In the case of the Kids Next Door house, that leaseholder was Ariadna Jacob, the founder and chief executive of a talent management firm called Influences.

The deal was this: Jacob agreed to pay about half

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Millions set to see ‘big savings’ as price cap lowered

Christel Deskins

Energy bills will fall by around £84 in October for millions after the energy regulator lowered the price cap because of cheaper gas wholesale prices.

Ofgem has cut the default price cap to £1,042, its lowest level since the cap was introduced in January 2019.

The pre-payment meter cap will fall by £95 to £1,070.

Ofgem said the changes would mean “big savings” for around 11 million households on default tariffs and four million on prepayment meters.

The regulator said the reduction was due to a sharp decrease in wholesale gas prices since the cap was last updated in February.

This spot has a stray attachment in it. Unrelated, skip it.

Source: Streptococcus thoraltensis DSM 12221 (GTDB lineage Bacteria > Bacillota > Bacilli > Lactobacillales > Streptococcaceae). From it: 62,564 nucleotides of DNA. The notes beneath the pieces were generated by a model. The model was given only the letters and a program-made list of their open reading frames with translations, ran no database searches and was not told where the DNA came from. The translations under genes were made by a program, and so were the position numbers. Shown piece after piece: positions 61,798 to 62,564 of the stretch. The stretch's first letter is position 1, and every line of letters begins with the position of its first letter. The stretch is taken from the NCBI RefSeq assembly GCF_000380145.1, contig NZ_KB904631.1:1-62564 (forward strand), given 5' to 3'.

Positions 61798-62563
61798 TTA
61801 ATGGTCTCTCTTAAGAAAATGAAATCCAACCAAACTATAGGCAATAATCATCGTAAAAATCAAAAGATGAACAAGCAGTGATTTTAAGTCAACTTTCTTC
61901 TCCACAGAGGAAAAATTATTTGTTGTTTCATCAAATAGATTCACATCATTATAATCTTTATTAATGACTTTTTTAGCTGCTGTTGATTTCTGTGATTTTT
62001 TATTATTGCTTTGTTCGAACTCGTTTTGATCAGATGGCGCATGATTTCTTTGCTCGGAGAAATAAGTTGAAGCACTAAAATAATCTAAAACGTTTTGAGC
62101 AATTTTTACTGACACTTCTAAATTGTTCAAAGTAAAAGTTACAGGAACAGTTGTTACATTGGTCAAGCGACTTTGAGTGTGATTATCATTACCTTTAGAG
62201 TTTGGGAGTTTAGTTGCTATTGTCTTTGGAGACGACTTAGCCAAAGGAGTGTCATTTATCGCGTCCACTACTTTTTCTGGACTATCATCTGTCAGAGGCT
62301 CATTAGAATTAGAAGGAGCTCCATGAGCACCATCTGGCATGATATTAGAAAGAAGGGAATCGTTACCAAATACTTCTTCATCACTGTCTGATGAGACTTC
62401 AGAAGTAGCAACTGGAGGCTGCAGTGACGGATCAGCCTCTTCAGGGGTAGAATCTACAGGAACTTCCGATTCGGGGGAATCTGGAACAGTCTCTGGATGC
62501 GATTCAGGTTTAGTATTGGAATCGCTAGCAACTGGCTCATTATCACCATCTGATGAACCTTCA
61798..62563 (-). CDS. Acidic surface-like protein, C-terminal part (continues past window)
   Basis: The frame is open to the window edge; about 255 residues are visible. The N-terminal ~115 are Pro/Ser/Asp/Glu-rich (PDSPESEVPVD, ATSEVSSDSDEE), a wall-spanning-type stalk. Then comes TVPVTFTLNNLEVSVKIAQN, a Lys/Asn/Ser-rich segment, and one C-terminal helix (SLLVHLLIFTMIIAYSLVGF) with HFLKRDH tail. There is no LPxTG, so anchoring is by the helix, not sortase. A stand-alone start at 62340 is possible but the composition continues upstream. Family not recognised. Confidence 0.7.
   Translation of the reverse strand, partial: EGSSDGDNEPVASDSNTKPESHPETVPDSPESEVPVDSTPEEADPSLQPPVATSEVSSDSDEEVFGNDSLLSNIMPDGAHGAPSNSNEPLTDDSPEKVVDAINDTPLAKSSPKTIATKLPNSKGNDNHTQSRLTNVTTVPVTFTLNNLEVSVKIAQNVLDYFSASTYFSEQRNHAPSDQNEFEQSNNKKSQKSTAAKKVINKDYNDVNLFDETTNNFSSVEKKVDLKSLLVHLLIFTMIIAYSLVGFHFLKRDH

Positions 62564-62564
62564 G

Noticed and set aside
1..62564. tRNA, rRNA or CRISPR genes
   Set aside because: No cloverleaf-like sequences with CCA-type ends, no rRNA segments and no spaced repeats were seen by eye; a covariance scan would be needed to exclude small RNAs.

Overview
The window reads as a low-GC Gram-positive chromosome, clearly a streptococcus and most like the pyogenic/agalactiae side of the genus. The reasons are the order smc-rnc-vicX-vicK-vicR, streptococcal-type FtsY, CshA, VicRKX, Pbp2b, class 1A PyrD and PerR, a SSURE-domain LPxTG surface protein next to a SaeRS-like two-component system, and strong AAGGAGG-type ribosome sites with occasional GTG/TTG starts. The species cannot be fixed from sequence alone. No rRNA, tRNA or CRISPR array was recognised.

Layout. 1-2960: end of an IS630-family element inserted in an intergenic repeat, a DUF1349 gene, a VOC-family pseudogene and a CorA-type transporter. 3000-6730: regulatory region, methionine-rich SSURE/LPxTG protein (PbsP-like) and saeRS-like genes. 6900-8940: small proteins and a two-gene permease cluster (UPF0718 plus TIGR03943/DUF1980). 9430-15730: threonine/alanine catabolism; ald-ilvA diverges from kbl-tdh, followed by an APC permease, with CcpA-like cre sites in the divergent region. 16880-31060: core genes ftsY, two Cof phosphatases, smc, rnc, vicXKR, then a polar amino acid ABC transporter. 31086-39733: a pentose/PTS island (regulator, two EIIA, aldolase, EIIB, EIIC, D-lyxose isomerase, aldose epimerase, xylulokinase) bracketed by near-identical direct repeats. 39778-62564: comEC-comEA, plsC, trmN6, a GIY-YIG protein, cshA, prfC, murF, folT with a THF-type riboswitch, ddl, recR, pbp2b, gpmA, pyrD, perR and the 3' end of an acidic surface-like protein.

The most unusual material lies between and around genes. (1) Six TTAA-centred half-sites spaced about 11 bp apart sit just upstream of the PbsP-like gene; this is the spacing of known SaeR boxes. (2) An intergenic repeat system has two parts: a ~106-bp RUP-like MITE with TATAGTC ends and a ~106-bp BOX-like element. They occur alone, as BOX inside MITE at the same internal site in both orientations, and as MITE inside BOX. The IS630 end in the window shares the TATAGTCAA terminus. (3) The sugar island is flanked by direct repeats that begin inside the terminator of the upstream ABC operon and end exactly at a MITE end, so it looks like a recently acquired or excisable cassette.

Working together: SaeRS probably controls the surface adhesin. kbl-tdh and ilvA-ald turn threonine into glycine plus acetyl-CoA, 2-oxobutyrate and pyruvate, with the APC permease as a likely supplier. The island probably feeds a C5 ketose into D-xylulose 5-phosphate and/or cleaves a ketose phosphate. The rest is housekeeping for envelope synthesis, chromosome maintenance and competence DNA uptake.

But it warned that the cap was likely to rise in April as wholesale prices have started to recover since hitting 20-year lows in the spring.

“Millions of households, many of whom face financial hardship due to the Covid-19 crisis, will see big savings on their energy bills this winter

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Questions being raised after Kodak’s stock has a big moment

Christel Deskins

Eastman Kodak’s potentially lucrative deal to help the U.S. government make more generic drugs domestically is threatening to turn into a regulatory headache for the fallen photography giant.

Kodak’s depressed stock price surged last week before the company announced its plans to work with the President Donald Trump’s administration in exchange for a $765 million loan. That prompted Sen. Elizabeth Warren to send a Monday letter asking the Securities and Exchange Commission to investigate whether insider trading laws have been broken.

The SEC is now in the early stages of a probe, according to a report published Tuesday by The Wall Street Journal. The newspaper cited unidentified people familiar with the matter.

The SEC declined to comment on the report.

Kodak said Tuesday that the Rochester, New York, company intends to cooperate with any potential inquiries, without saying whether it has been contacted by the SEC.

The company’s stock soared